Genro wrote:“ I would really like to see a bomb physicist do a calculation----“ 18 Dec 2003 04:02
Who wrote that ?
With out at least some comprehension of science this sort of rubbish gets printed and believed by many.
‘Gauges at the top and bottom of the column, intended to measure a difference in pressure - showing that separation was taking place - indicated no difference at all.’
The Making of the Atomic Bomb. Richard Rhodes.
The less said about Wilcox’s books the better they are considered a joke in physics.
Here is a thought, if Japan had had the industrial and financial muscle that America had at the time, the atomic bomb would probably have been made in half the time and at half the cost and with the need of brains from Europe.
Do you ever just, you know, answer a direct question, directly? You should try it sometime, it's quite refreshing.
As near as I can determine---and it's difficult with you and your evident passive aggression, because most of what you say comes out sideways---your repeated "novelist" comment is intended as a smear against Wilcox. Which, again, has absolutely zero---nothing whatosever---to do with the issue that was being discussed and about which I asked you: YOUR STATEMENT, which YOU CLAIM was directly from Nishina, that he had achieved 10% enrichment in the small quantities of uranium with which he was working at the Riken.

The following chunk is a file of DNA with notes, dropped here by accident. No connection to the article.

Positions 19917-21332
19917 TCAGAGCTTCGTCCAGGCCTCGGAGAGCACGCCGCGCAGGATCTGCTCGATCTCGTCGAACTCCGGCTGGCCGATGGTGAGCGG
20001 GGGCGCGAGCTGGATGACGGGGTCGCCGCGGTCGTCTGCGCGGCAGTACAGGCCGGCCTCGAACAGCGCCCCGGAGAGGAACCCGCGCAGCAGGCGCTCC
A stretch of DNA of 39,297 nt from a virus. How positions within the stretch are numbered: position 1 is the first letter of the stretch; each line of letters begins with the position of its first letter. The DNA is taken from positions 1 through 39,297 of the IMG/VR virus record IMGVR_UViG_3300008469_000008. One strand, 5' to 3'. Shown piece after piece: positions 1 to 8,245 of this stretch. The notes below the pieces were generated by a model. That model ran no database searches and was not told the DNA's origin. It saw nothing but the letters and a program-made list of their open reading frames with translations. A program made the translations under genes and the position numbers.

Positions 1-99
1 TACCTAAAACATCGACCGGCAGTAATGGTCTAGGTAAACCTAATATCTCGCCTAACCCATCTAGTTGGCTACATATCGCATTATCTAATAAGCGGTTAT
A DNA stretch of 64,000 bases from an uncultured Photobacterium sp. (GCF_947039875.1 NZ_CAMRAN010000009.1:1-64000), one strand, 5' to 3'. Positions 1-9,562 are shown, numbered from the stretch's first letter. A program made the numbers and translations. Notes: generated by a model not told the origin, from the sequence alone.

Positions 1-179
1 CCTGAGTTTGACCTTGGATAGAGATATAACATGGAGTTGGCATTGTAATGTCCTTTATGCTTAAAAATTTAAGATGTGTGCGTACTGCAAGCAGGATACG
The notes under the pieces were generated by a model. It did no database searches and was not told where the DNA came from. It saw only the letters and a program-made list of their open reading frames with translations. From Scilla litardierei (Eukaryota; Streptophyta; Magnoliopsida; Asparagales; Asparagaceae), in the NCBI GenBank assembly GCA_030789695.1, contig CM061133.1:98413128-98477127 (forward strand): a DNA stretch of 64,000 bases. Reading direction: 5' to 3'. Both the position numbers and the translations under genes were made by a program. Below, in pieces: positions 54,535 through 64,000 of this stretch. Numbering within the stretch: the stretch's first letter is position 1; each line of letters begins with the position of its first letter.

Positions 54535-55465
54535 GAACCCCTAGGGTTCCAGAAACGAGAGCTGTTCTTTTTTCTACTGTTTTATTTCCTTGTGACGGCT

Seeing as how you seem to identify quite strongly with Japan, my guess is that you are echoing a comment made ca. 1985 by a prominent Japanese citizen in response to Wilcox's book: "He's just a novelist". If this is what you think, here's a suggestion for you: Why don't you just say so in so many words, and then list for us the specific passages in Secret War
that you believe "...are considered a joke in physics" and why? Along the way maybe you'll also tell us why Wilcox is wrong in other ways, ie, journalistically and historically. And I'll go a step further, not that I expect a straight answer from you: have you ever actually read Secret War